The longer you leave the paste on your skin, the darker the stain will be. Try to leave the paste on at least 4-8 hours. Look for henna that is a brownish-green color. Henna loses potency over time, so when the powder has lightened and turned brown, it won’t leave a good stain. Store leftover powder in the freezer for up to a year. Measure out powder for how much you want to use. For body art, use a teaspoon for a few small designs and several tablespoons for 10-50 designs.

You can also use henna on any natural, porous surface; untreated wood is ideal. Leather also takes henna designs very well. Any items made out of animal skin works nicely.

You can purchase fresh henna at most health food and Asian markets. Stay clear of anything that states “black henna” as this is not natural or safe. The dyes claiming to be black contain a toxic chemical called paraphenylenediamine or PPD, which can cause severe allergic reactions, blisters, scars, and even life-long damage to your health.

Tips

  • Do not use lotion or sunscreen for at least 24 hours before the henna is applied.
  • Henna paste should remain on the skin for at least 4-8 hours before removing. It is best to let it naturally flake off. If you can leave it on overnight, this is best. The longer the paste is on, the darker the stain will be.
  • Do not get your henna wet for at least 24 hours. If done on your hands, I understand that this will be impossible, but just realize that it will fade faster and may not be as dark.
  • Sift henna powder before mixing paste to remove any clumps. When mixing, make sure to mix thoroughly to remove clumps. Clumps can get caught in the end when applying, causing a design to mess up.

To Make Henna Paste:

  1. Measure ¼ cup henna powder into a bowl.
  2. Add ~ 1/8 to ¼ cup room temperature lemon juice while stirring consistently until consistency is that of thick mashed potatoes.

OR

  1. Boil 2 packets of instant coffee singles hard in about 1½ cups of water until it boils down to about ¾ of a cup of dark liquid. Mix just enough coffee into the powder to create a thick paste. The hot liquid will make the powder ball up a little, so be sure to mix until well blended and smooth.
  2. Add ~ 2 T lemon juice.
  3. Cover the bowel tightly with plastic wrap/foil/lid and let sit in warm (not hot) location for 12 hours.
  4. Add 1 ½ to 2 t sugar.
  5. Add ~ 5 drops lavender essential oil.
  6. Mix well, recover, and let sit an additional 12 hours.
  7. You want thin yogurt consistency (should ribbon off spoon, but not be too runny). Add lemon juice until consistency is right.
  8. Pour mixture into applicator and freeze until ready to use. Best if used within a few days as the dye will not work as well if later than that.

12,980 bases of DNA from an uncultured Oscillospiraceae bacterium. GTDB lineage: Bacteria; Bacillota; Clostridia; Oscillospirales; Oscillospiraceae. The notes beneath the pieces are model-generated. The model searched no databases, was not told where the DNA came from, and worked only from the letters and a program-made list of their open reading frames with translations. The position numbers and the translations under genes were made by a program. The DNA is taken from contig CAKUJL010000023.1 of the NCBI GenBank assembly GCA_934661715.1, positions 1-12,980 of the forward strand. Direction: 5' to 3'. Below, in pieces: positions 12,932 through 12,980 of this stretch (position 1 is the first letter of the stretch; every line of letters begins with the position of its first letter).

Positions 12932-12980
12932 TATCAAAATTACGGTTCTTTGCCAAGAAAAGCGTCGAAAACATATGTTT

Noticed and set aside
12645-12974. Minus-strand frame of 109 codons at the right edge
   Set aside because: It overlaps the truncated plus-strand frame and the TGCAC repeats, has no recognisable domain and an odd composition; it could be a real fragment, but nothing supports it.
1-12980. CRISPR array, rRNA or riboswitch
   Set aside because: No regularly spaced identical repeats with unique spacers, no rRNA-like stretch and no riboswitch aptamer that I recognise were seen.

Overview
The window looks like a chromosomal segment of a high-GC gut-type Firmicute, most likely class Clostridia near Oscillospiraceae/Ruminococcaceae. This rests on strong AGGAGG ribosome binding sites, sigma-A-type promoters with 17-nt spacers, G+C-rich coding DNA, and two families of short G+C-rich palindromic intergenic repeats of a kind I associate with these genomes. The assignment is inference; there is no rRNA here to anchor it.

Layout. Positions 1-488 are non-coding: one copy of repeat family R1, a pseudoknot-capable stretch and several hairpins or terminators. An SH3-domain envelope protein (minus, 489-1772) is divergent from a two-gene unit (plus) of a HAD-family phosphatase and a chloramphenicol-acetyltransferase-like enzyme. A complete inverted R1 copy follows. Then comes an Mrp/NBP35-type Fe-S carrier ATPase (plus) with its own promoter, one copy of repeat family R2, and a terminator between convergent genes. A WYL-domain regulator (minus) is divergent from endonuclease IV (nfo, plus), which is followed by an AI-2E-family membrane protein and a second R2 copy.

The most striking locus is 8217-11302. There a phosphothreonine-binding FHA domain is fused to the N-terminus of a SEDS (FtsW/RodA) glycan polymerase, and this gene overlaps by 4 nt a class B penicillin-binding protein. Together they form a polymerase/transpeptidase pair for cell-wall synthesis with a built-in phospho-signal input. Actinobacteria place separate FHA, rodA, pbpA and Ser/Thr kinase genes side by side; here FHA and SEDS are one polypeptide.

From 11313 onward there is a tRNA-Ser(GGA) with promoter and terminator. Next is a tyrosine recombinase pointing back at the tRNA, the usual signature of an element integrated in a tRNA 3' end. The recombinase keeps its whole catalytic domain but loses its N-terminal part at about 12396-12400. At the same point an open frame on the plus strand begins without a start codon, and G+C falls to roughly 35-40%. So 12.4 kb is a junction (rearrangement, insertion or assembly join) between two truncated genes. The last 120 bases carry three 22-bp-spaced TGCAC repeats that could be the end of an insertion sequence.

Acknowledge Beauty.

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Art is all around us and to each individual soul, beauty is felt. When you feel these moments, when your soul is touched by the beauty in another, make it known. Whether that be the beautiful golden eyes of a stranger or a well-thought-out ensemble of a coworker. It could be a magnificent tie or the barren winter trees outside. Acknowledge the beauty. Compliment the individuals who have brought this moment of beauty, and move on. You expect nothing in return because you are simply acknowledging that you also feel beauty in a certain thing/person/attribute/etc. However, don’t tell someone they have pretty eyes and then just turn on your heel and run. That will obviously look very odd and maybe even creepy. Do not be afraid to give compliments. Make eye contact with a person and simply tell them that something they have on or their appearance in general is whatever adjective you choose to use that explains the beauty.

Admiring beauty that does not involve other human beings is clearly easier, but may not touch as many people. When admiring beauty in nature or in objects around you, make note to stop and take in your senses. What do you feel? HOW do you feel? Is it awe-inspiring, bringing tears to your eyes because its beauty is so profound? Good! I say commence, good friend! Allow yourself to experience what the beauty does to you. If sounds escape your lips, such as a sigh or a moan, allow it, as this releases even more positive energy into the object and the world around you. And you can pass along at least a semblance of that moment of beauty through photography and words. If you feel inclined to write, express your moment and sensations through the words, thus creating art yourself.

Experience the world around you. This will allow you to discern more awe-inspiring dimensions in this world and others. Stop for a moment and simply be. Feel what is going on around you right at this very moment. The textures, people, smell, wind, temperature. Look around and see beauty. Document this beauty if you wish, or simply take with you the memory of that moment. That is up to you and at your discretion.

I encourage you, dear friends, to never allow beauty to cross your path without a considerable amount of exertion put forth to express and acknowledge this beauty. There are times when discretion advises against expressing your moment of beauty, but I like to count those as few times indeed. And then it makes the giving of my expressions of beauty that much more meaningful. Compliment others. Take pictures. Laugh. Live in this moment, if only for a moment. Experience awe. Acknowledge these moments for the impact they have in this time in existence.